A transcript of a December 2020 meeting among those who became the Republican slate of alternative electors in Georgia appears to directly contradict claims levied by Fulton County District Attorney Fani Willis in her August indictment of former President Donald Trump and 18 others involved with his efforts to contest the 2020 election.
Attorney Kenneth Chesebro (pictured above), who is among those indicted in the Georgia racketeering case against former President Donald Trump, submitted the transcript to Fulton County Superior Court Judge Scott McAffee in a filing that seeks to dismiss charges related Republican slate of alternative electors.
In the August 14 indictment, Willis accused “several” of the defendants of creating “false Electoral College documents” and “unlawfully holding themselves out as the duly elected and qualified presidential electors from the State of Georgia” in a “racketeering” scheme in which they falsely presented themselves to be public officials. Willis claimed the plan was solidified during a meeting on December 14, 2020, but did not reference the transcript in her indictment.
Chesebro’s lawyers now argue the Republican Electors were only “qualified and elected by the Republican Party” and “did not purport to be certified or ascertained” to vote in lieu of the state’s actual electors unless legal action determined Trump to be the official winner in Georgia. The attorneys write that the electors, including former Georgia Republican Party Chairman David Shafer and State Senator Shawn Still (R-Johns Creek), were meeting on December 14 “to preserve any potential victory” for Trump “that may transpire through litigation.”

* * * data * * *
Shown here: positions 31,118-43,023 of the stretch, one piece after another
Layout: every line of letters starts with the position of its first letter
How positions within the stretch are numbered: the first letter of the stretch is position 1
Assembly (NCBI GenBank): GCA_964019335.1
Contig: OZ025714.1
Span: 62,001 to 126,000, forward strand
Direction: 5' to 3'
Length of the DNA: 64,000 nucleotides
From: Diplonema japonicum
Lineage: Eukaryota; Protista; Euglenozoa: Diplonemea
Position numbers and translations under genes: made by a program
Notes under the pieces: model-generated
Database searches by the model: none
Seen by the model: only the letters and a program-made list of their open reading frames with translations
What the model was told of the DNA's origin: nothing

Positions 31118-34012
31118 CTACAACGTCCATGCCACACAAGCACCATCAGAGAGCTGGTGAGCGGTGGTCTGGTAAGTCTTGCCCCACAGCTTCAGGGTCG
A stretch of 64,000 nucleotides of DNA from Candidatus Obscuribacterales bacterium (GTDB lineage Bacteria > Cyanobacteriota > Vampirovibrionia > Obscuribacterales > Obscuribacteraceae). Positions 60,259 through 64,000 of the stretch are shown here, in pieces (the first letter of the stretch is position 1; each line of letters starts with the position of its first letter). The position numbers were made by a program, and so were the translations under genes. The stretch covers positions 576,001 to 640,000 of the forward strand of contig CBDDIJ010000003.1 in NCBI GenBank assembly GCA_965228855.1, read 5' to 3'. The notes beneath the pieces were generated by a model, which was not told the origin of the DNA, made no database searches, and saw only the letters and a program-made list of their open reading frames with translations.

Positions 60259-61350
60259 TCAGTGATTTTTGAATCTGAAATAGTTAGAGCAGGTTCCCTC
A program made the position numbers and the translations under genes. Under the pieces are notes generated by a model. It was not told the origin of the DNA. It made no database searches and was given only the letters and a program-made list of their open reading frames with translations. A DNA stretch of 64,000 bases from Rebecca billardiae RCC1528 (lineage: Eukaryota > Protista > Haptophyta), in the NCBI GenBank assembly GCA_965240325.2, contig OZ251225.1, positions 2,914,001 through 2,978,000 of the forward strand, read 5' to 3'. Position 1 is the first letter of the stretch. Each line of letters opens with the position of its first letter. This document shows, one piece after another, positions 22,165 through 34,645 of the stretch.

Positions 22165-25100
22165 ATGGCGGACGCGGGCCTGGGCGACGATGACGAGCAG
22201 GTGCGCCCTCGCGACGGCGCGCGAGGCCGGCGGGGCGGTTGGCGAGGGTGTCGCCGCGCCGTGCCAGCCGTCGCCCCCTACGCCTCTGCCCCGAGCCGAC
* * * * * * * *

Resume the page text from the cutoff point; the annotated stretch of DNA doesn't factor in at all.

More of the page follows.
The transcript provided to the court was previously obtained by The Federalist earlier this month. That outlet described its contents as exculpatory evidence that could exonerate both Shafer and attorney Ray Smith, who represented the Trump campaign during the December 14 meeting.
In the meeting, the transcript reveals, Shafer specifically asked Smith to clarify that the electors would be “Republican nominees for Presidential Elector” and not “duly elected and qualified” presidential electors, contrary to the claims made by Fulton County in the August indictment. Though Willis made a series of allegations about the December 14 meeting, she did not reference the transcript.
Beyond the transcript, the lawyers point to a post written by Shafer on X, then Twitter, on December 14, in which they say he acknowledged Republican Electors “met and voted solely in a contingent capacity.”
“Had we not met today,” the former Georgia Republican Party chair wrote in a pair of 2020 posts, “the President’s pending election contest would have been effectively mooted.” He added that the Republican Electors’ meeting was necessary to preserve Trump’s “rights under Georgia law.”
Had we not meet today and cast our votes, the President’s pending election contest would have been effectively mooted. Our action today preserves his rights under Georgia law.
— David Shafer (@DavidShafer) December 14, 2020
Willis’s office did not return a press inquiry from The Georgia Star News to ascertain whether it is in possession of the transcript, and if it is, whether her office received the document before or after the August 14 indictment was filed.
Chesebro’s case was severed from the greater indictment last week in the first major blow to Willis’s case. He and attorney Sidney Powell are now expected to be tried, jointly, on October 23, and a trial date for Trump and the 16 other defendants whose cases remain joined has not been set.
– – –
Tom Pappert is the lead reporter for The Georgia Star News and a reporter for the Arizona Sun Times. Follow Tom on X/Twitter. Email tips to [email protected].
Photo “Kenneth Chesebro” by Kenneth Chesebro.